Iran will expel United Nations nuclear inspectors next month unless the US lifts its sanctions on the country, an Iranian lawmaker said Saturday.
“If the sanctions against the Islamic Republic of Iran are not lifted by February 21, especially in the fields of finance, banking, and oil, we will definitely expel the International Atomic Energy Agency inspectors from the country,” said Ahmad Amirabadi Farahani in a television interview, according to an English translation of his remarks by the Mehr news agency.
UN inspections of Iran’s nuclear sites are a key part of a 2015 pact with world powers that saw sanctions lifted from Iran in return for its dismantling the weapons aspects of its nuclear program.
The United States unilaterally withdrew from the agreement in 2018, and the remaining countries that signed it with Iran — Germany, France, Britain, China and Russia — have been trying to keep the accord from collapsing. The Trump administration imposed crippling sanctions on Iran while demanding it renegotiate stricter terms to the deal. Iran has refused and responded by walking back its own commitments to the accord.
“We do not see any reason to fulfill our obligations until the sanctions are lifted,” Farahani said.
“This is the law of Iranian Parliament and the government is obliged to implement it,” he stressed, referring to legislation passed in November last year and approved in December by Iran’s Guardian Council watchdog.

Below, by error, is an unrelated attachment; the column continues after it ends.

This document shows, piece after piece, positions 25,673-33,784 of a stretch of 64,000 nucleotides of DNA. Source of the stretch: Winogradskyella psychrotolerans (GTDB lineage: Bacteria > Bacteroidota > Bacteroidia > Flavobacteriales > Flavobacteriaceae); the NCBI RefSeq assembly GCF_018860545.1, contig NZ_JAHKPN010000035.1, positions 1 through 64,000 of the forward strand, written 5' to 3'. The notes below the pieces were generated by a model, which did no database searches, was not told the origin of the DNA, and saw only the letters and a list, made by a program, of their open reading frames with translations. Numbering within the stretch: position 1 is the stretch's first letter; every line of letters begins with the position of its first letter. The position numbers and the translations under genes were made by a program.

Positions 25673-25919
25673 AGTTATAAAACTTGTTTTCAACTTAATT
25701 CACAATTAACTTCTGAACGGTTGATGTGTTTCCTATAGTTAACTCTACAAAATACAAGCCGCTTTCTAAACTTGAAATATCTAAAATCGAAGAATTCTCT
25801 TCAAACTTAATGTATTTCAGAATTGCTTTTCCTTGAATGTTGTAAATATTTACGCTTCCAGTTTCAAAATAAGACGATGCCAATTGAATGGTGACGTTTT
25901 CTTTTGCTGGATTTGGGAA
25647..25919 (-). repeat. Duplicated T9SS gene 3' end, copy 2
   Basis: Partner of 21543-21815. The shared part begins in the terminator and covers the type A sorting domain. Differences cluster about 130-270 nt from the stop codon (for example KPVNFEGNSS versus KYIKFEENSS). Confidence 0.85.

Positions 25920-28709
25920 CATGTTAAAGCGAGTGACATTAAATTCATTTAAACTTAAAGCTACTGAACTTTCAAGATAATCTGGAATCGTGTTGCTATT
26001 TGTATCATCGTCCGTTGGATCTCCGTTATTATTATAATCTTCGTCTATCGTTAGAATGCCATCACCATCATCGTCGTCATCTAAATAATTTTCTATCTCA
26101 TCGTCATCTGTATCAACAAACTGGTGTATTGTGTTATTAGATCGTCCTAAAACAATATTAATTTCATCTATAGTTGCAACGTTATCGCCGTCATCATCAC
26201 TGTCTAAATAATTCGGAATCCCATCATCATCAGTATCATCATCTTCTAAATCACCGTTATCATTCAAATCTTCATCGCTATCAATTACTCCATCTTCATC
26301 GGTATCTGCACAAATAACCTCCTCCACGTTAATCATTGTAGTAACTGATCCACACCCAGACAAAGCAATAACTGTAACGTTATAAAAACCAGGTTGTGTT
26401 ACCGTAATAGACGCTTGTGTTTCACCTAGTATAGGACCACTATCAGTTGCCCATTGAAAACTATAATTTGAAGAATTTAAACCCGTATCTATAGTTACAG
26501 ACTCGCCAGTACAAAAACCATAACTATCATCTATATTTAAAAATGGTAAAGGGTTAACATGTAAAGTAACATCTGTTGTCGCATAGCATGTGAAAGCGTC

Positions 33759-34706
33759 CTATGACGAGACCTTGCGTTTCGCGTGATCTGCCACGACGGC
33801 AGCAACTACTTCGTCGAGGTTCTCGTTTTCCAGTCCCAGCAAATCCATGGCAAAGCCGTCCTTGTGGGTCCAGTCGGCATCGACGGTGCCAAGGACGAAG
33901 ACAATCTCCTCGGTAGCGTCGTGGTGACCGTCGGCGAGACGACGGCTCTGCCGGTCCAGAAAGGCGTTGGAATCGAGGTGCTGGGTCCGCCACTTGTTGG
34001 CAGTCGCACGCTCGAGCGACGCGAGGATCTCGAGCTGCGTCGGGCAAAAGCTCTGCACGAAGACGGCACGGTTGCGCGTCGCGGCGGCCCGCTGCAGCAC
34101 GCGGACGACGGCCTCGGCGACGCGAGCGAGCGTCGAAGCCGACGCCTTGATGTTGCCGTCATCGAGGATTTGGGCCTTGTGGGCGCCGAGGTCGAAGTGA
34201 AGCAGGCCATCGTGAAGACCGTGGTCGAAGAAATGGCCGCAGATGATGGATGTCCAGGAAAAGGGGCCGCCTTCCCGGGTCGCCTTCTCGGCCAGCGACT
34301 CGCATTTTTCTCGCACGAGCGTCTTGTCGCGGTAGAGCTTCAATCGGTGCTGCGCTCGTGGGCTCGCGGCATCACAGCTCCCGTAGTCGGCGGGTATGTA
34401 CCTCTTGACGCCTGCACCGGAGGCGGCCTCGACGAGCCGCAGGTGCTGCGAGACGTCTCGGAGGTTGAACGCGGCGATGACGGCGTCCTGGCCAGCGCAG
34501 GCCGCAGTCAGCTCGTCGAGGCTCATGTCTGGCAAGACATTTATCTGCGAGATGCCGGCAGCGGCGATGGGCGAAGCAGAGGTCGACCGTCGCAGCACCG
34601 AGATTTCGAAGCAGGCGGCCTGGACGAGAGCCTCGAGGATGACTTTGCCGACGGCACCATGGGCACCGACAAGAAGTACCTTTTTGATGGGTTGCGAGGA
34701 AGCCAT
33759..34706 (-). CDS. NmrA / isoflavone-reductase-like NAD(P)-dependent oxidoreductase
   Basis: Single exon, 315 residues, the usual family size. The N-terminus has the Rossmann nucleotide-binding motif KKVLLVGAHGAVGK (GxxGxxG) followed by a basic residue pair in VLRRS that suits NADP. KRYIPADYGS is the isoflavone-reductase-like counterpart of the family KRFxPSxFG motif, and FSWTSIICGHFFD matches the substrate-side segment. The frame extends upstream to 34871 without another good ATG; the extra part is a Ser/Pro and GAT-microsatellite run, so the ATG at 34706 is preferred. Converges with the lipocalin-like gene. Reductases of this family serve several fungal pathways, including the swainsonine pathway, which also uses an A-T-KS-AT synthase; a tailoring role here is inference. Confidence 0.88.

US Secretary of State Mike Pompeo responded in a statement on Saturday that Iran has an obligation to allow the inspections to continue.
“Once again, the Iranian regime is using its nuclear program to extort the international community and threaten regional security,” Pompeo said.
“Nuclear brinksmanship will not strengthen Iran’s position, but instead lead to further isolation and pressure,” Pompeo warned and urged that expulsion of the inspectors “be met by universal condemnation.”
On Sunday, the speaker of Iran’s parliament said that the so-called Joint Comprehensive Plan of Action “is not a sacred agreement; it is merely a deal to remove sanctions under the conditions accepted by the Islamic Republic.”
Mohammad-Bagher Ghalibaf told a session of parliament that “the return of the United States to the deal is not important to us,” Mehr reported.
“It is the practical and tangible lifting of sanctions that really matters,” he said, and issued a warning to Western nations that back the US.
“The Western front should know that it must recognize the rights of the Iranian people; if not, it should be prepared to pay the appropriate price,” he said.
Last week, Iran began enriching uranium to levels unseen since the 2015 deal. The decision appeared aimed at increasing Tehran’s leverage during US President Donald Trump’s waning days in office.
Iran informed the International Atomic Energy Agency of its plans to increase enrichment to 20 percent. Increasing enrichment at its underground Fordo facility puts Tehran a technical step away from weapons-grade levels of 90%.
The purpose of the deal was to prevent Iran from developing a nuclear bomb — something Tehran insists it does not want to do.
US President-elect Joe Biden has said he hopes to return the US to the deal.